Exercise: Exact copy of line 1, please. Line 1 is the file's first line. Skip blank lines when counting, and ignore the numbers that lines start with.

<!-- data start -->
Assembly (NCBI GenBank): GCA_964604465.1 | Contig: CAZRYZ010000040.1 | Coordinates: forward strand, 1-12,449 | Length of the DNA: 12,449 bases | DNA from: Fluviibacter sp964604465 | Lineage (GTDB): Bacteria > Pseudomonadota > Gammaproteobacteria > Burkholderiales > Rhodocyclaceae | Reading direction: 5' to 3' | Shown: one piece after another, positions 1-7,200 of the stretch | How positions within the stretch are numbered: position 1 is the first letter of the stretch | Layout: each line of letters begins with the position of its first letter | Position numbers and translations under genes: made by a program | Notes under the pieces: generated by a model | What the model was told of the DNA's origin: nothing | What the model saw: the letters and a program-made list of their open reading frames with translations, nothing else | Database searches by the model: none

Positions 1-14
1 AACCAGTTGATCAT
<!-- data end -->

Assembly (NCBI GenBank): GCA_964604465.1 | Contig: CAZRYZ010000040.1 | Coordinates: forward strand, 1-12,449 | Length of the DNA: 12,449 bases | DNA from: Fluviibacter sp964604465 | Lineage (GTDB): Bacteria > Pseudomonadota > Gammaproteobacteria > Burkholderiales > Rhodocyclaceae | Reading direction: 5' to 3' | Shown: one piece after another, positions 1-7,200 of the stretch | How positions within the stretch are numbered: position 1 is the first letter of the stretch | Layout: each line of letters begins with the position of its first letter | Position numbers and translations under genes: made by a program | Notes under the pieces: generated by a model | What the model was told of the DNA's origin: nothing | What the model saw: the letters and a program-made list of their open reading frames with translations, nothing else | Database searches by the model: none